Rubbish is piled up at a temporary garbage dump on a beach in Zalka north of Beirut on December 22, 2015. AFP PHOTO/PATRICK BAZ
Your feedback is important to us!
We invite all our readers to share with us their views and comments about this article.
Disclaimer: Comments submitted by third parties on this site are the sole responsibility of the individual(s) whose content is submitted. The Daily Star accepts no responsibility for the content of comment(s), including, without limitation, any error, omission or inaccuracy therein. Please note that your email address will NOT appear on the site.
Alert: If you are facing problems with posting comments, please note that you must verify your email with Disqus prior to posting a comment. follow this link to make sure your account meets the requirements. (http://bit.ly/vDisqus)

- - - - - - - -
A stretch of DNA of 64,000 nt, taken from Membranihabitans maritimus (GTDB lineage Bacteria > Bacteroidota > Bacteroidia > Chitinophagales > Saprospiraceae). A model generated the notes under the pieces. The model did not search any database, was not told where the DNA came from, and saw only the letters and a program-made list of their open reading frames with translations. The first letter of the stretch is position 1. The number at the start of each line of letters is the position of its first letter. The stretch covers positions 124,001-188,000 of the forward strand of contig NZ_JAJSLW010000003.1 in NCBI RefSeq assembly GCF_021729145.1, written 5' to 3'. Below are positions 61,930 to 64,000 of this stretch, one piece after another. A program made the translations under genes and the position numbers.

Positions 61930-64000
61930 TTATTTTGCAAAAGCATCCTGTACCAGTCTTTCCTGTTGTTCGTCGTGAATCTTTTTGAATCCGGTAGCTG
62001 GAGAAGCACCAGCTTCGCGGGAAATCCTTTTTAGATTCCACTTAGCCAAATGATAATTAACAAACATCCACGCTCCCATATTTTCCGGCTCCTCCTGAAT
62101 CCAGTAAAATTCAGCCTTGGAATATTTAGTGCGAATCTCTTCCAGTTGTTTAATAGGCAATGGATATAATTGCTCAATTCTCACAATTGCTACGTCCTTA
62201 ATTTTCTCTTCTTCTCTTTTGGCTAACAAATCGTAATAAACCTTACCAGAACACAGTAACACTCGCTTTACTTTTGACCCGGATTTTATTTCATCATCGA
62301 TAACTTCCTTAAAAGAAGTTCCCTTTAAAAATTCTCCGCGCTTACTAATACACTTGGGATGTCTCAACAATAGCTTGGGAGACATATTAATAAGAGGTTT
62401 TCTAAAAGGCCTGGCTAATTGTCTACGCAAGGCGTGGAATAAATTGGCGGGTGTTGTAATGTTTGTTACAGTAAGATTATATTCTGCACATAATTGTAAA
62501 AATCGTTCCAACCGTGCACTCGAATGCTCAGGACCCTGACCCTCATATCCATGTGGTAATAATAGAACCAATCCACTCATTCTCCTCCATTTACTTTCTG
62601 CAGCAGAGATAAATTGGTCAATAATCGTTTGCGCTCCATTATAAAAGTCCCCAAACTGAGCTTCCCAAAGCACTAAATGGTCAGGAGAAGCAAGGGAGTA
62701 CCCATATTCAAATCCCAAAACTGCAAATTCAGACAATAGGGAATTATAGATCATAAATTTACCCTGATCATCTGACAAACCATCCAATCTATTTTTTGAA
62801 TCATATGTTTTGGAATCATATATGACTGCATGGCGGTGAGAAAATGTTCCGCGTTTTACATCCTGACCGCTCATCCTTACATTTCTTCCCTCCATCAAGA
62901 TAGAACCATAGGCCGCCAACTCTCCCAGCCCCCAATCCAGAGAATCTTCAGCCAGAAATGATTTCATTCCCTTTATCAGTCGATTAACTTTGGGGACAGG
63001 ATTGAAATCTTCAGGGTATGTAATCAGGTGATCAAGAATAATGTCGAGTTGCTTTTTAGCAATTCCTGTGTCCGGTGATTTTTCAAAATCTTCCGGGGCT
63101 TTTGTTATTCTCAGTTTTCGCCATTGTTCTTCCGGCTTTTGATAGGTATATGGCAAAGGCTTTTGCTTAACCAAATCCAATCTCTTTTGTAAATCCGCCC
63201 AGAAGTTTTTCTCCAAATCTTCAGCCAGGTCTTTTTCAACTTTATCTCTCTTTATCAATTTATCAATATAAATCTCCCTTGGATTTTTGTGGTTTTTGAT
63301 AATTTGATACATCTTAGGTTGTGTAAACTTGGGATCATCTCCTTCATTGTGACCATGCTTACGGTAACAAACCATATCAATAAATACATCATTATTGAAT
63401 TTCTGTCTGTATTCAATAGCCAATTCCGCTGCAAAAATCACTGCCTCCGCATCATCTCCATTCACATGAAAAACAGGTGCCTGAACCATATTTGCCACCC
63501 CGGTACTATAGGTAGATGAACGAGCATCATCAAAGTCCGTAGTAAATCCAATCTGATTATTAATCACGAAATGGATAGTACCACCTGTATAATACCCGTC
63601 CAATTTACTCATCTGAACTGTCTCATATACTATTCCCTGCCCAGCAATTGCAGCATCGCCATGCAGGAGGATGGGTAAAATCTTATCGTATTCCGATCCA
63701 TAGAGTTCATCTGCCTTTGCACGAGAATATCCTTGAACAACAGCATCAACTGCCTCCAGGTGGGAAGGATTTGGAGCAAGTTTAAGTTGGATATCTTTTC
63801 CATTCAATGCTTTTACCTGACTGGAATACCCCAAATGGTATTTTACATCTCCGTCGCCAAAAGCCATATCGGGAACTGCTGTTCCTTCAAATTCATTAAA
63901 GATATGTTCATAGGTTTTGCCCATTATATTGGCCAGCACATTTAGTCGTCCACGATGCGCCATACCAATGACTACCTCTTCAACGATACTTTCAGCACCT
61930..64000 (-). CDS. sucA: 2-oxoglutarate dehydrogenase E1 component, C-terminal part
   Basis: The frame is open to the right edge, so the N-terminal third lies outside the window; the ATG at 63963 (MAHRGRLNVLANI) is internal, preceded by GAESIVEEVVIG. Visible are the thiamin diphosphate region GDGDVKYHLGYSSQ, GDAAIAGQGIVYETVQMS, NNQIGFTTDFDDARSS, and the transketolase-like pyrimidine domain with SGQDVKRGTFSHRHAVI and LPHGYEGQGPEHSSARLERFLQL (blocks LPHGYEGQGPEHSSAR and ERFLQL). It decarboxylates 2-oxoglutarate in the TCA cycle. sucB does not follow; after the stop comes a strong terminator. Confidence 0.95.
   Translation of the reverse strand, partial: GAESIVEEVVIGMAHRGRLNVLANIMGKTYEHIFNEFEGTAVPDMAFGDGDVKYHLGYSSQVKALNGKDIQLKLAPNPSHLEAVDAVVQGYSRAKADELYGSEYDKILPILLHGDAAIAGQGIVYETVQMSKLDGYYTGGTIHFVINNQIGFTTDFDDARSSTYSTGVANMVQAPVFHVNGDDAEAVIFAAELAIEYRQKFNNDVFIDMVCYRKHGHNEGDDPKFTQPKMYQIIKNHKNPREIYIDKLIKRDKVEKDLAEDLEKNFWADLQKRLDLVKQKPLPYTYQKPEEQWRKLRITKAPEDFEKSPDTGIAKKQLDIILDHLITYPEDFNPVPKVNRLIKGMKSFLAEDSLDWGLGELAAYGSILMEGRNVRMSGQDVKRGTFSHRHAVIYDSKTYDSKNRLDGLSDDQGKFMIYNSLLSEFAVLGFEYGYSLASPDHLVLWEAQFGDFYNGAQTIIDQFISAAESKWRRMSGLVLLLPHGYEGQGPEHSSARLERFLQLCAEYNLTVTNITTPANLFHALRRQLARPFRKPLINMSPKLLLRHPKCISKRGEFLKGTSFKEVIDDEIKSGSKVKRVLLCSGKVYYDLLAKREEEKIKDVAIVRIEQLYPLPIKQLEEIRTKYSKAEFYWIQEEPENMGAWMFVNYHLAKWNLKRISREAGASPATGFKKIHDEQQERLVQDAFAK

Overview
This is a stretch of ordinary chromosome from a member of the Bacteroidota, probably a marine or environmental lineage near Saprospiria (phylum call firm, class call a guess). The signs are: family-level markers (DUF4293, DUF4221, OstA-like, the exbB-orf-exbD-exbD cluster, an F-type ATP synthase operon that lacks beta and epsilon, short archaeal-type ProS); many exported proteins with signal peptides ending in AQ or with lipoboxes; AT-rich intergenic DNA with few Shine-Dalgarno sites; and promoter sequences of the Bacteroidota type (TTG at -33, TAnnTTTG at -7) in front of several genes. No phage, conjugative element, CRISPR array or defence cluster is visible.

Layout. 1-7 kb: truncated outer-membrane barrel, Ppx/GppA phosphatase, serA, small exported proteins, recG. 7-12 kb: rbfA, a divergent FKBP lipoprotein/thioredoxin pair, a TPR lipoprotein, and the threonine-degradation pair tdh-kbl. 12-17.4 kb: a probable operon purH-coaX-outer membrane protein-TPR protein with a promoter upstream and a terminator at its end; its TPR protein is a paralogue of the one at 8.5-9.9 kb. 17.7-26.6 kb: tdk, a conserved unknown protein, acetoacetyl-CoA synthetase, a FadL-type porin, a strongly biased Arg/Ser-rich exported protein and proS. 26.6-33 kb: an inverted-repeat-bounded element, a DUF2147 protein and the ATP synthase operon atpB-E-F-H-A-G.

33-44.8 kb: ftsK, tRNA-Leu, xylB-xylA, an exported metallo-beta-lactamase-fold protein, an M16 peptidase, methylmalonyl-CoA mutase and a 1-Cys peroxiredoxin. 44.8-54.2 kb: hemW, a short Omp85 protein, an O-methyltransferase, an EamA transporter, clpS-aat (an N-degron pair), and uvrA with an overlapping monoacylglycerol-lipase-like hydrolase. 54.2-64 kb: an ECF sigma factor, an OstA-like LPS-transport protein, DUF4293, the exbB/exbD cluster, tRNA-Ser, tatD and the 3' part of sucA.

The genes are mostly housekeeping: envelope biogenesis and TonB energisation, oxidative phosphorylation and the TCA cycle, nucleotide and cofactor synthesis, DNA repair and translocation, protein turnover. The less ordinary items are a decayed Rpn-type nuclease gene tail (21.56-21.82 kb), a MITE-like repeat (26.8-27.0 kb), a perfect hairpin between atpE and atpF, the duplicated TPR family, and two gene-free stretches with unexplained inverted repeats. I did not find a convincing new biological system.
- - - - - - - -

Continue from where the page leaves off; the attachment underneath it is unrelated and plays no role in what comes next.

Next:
The government could sign trash export contracts with two waste-to-energy firms within days, despite sustained public concerns about the murky way in which ministers settled on the two companies.Abi Ghanem insisted the waste would be sorted and exported, and that it would not include hazardous materials, though Lebanon does little to enforce the medical, industrial and heavy metals waste regulations that are supposed to keep its domestic waste clean.Howa and Chinook market themselves as waste-to-energy specialists, suggesting they will transform some of the garbage they collect into fuel for use in electricity generation or industrial facilities. Howa is now partnered with the Saudi company ERS to supply 9,500 tons of industrial waste daily to an ammonia plant in the port of Antwerp in what was hailed as though doubts have been raised about the 3.7 billion euro project's green claims, according to a projournal.org report published last week.
Haunting image of boy rescued from rubble
Beyond Aleppo, Syria’s war rages on with no end in sight
Syria rebels claim taking part of military college in Aleppo
FOLLOW THIS ARTICLE